How to do a Weekend Trip: Camping in Salt Point State Park and Point Reyes
Camping in Salt Point State Park and Point Reyes is a wonderful Northern California weekend getaway. This past Father’s Day weekend, myself and 3 others headed north of the Bay Area for a 48 hour camping trip around both areas. I’ve been working non-stop and juggling various jobs over the past month so a nature-filled weekend spent along the coast was exactly “what the doctor ordered”. I was actually ecstatic to finally have a screen-free couple of days. I put my phone on airplane mode and exclusively used it for photos. I never had to charge it once! We visited a historic lighthouse, sunk our toes in sand at 2 beaches, traversed 2 hiking trails, and consumed local seafood.
I can also offer some insight regarding Point Reyes and Salt Point’s dog-friendly policies, as my cousin and her boyfriend brought along their adorable 18 week old pup! Unfortunately neither area is very dog-friendly, but I’ve noted the dog-friendly spots below.
What we saw and did along the way…
Olema Campground (Dog-Friendly): If you’ve come late to the campground reservation game like we did, Olema is a wonderful last minute choice. It’s located right off Point Reyes National Seashore and offers lots of open space, clean bathrooms (with liquid soap!), and even a laundromat. I was very skeptical after reading some terribly negative reviews on Yelp, but Olema really fit the bill. It definitely isn’t a standard campground, as all campsites are wide in the open with little tree coverage. It also costs a bit more than most too at $55/night. However, as noted – it is a solid last minute choice for a campground in the area.
Town of Point Reyes Station, CA: We stopped in this quaint town’s downtown area to grab lunch. Unfortunately, the majority of restaurants hadn’t opened at 10:30am yet so we opted for breakfast sandwiches at the Palace Market, which were surprisingly affordable and delicious. They offer ham or bacon on a bagel or English muffin. Luckily for us (given our furry companion situation), there is an outdoor seating area right across the street perfect for a quick to-go meal. I definitely recommend checking this area out.
Point Reyes Lighthouse (Not Dog-Friendly): While this was a 40 minute drive from Olema, I am so glad we stopped by. Point Reyes Lighthouse sits on a point that juts out into the beautiful blue Pacific Ocean waters. There is about a 30 minute hike/walk to the actual lighthouse from the parking lot, which includes stairs equating to hiking “30 floors” (or so the sign says). We didn’t find this hike bad at all. I will warn you of the extreme wind though, in which we found out that this is the windiest point on the entire Pacific coast! The point also includes a gift shop and educational exhibit on the history and wildlife of the area.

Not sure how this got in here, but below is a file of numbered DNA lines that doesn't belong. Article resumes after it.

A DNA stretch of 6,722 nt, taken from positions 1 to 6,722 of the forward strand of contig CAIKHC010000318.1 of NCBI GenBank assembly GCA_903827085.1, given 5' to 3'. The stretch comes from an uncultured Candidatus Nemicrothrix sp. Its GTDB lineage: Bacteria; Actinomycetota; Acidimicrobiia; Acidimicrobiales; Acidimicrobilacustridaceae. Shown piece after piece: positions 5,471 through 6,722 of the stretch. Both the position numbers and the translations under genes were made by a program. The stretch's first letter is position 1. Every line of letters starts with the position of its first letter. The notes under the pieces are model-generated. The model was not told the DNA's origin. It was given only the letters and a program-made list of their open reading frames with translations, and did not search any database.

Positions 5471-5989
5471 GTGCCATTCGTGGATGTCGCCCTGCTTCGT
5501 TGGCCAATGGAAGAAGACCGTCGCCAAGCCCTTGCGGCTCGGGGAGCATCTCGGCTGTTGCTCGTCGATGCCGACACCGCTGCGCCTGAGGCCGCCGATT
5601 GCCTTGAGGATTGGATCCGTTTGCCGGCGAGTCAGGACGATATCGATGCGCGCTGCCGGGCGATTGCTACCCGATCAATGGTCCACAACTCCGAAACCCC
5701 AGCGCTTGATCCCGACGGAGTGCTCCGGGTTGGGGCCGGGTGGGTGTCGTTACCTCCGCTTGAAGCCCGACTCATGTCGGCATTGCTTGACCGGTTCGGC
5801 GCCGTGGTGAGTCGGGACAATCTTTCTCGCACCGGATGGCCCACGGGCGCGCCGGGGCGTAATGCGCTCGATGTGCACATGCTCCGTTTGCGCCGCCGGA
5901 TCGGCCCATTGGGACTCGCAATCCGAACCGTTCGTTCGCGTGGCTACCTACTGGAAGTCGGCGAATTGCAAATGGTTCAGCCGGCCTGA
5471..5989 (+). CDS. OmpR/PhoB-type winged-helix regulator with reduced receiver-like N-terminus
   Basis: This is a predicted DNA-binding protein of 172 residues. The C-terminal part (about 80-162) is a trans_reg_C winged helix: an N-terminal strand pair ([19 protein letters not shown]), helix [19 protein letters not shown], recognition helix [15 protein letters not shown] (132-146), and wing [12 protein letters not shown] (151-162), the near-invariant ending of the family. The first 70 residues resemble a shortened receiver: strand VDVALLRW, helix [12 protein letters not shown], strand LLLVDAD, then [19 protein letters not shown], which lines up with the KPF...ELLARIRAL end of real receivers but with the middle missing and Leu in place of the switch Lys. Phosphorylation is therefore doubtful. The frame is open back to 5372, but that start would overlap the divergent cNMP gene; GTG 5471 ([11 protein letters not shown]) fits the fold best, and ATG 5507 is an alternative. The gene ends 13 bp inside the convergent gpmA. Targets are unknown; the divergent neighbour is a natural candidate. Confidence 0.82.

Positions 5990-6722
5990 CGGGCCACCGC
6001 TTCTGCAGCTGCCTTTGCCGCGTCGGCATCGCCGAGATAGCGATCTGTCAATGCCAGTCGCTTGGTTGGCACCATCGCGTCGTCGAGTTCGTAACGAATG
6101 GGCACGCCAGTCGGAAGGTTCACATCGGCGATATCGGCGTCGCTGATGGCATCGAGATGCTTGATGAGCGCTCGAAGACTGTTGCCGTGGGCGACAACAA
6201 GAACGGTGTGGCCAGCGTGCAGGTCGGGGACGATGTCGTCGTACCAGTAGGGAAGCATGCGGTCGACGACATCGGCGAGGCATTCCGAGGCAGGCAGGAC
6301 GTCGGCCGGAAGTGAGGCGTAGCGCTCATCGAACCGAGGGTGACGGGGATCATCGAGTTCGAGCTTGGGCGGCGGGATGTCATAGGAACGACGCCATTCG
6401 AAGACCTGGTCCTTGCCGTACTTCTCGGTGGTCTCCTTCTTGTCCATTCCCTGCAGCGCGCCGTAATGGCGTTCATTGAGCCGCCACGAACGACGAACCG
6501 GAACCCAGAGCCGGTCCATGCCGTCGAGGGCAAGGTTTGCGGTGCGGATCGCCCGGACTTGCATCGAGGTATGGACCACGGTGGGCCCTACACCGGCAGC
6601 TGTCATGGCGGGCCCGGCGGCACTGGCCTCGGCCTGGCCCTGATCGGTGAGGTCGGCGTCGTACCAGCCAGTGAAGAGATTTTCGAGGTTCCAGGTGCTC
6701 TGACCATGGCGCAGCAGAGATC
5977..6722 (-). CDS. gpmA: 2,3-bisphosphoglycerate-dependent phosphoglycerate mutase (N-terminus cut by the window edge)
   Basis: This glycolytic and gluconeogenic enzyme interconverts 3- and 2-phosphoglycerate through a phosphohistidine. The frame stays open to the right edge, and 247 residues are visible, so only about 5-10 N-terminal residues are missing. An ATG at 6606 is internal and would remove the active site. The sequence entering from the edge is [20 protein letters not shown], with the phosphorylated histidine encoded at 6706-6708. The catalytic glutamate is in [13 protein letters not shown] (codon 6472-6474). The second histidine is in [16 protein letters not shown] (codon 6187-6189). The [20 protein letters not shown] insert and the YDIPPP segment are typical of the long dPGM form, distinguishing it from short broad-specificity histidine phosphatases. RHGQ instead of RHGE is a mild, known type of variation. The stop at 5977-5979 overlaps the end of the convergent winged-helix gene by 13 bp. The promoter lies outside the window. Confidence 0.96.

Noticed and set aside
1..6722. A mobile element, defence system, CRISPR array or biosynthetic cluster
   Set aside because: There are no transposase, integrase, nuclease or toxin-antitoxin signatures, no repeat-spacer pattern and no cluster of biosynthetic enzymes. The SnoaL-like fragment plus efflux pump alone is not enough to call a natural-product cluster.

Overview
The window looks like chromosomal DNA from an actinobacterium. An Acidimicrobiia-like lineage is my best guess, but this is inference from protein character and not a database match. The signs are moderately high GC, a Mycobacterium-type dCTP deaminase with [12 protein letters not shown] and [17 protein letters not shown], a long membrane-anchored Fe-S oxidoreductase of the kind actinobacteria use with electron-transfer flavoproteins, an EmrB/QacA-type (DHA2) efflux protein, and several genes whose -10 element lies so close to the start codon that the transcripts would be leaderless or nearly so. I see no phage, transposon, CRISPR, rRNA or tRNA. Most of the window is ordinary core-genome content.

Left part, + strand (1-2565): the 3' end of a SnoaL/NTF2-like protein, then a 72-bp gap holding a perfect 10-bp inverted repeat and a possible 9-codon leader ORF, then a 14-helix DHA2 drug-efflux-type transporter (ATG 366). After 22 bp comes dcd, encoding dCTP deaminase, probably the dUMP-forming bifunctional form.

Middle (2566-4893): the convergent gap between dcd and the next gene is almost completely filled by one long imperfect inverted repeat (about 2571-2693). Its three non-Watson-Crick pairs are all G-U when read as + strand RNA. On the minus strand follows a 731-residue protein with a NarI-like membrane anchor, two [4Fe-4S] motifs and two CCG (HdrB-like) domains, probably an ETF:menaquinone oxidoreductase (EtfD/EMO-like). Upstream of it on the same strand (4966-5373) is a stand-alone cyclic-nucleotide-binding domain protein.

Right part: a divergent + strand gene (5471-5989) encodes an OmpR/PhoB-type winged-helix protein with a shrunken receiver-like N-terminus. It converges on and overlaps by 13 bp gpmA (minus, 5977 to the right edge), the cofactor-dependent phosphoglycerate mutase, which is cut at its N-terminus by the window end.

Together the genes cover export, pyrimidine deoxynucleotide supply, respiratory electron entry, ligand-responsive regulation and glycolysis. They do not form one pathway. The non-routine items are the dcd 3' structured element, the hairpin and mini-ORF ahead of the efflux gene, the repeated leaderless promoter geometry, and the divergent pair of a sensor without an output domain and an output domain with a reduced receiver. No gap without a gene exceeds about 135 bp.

Kehoe Beach at Point Reyes National Seashore (Dog-Friendly): An easy 20 minute walk/hike from the Kehoe Beach trailhead takes you to an expansive and pup-filled beach. Similar to the lighthouse, this beach is also quite windy so I wouldn’t recommend wearing your bikini here. Great location to have a picnic though.
Pygmy Forest in Salt Point State Park (Not Dog-Friendly): Our campground at Salt Point is right next to the unique Pygmy Forest, which features stunted, mini pine and cypress trees. We took the lovely recommended Huckleberry trail to the forest, and it just took us about 1 hour 10 minutes roundtrip. We hiked very briskly though since we had to get back to the car for the dog. Don’t worry – the sun had already started to set and we parked in the shade while Casper waved patiently in the car.
Woodside Campground at Salt Point State Park (Dog-Friendly): Woodside is your standard campground – grass-filled lots surrounded by trees and equipped with a picnic table and fire pit. We were glad we found a decent-sized one at 8pm since a lot of the campsites we surveyed were very small. We played drinking games until about midnight and there were no noise complaints. $35/night on reserveamerica.com.
Russian Gulch Beach (Dog-Friendly): Thanks to the park host at Fort Ross State Park, we found out that this small, but picturesque beach allows dogs. She told us when we found out that Fort Ross isn’t unfortunately dog-friendly. There is about a 10 minute walk to the beach and I prefer it to Kehoe for its lack of wind.
Lunch in Bodega Bay: This small seaside town was absolutely jam packed on Sunday afternoon, which reminded me of the beachside traffic in Orange County. I found out that it was likely due to the gorgeous weather, which is rare for the usually foggy town. We grabbed a late lunch at The Birds Cafe (named after the well known Hitchcock movie filmed there), which has a large and inviting outdoor patio (dog-friendly). The fish and chips were tasty, but quite oily. I wish I had tried their Hog Island oysters and grabbed a beer.
Questions about Point Reyes or Salt Point State Park? Are there any activities or spots in these areas you’d like to suggest? Let me know!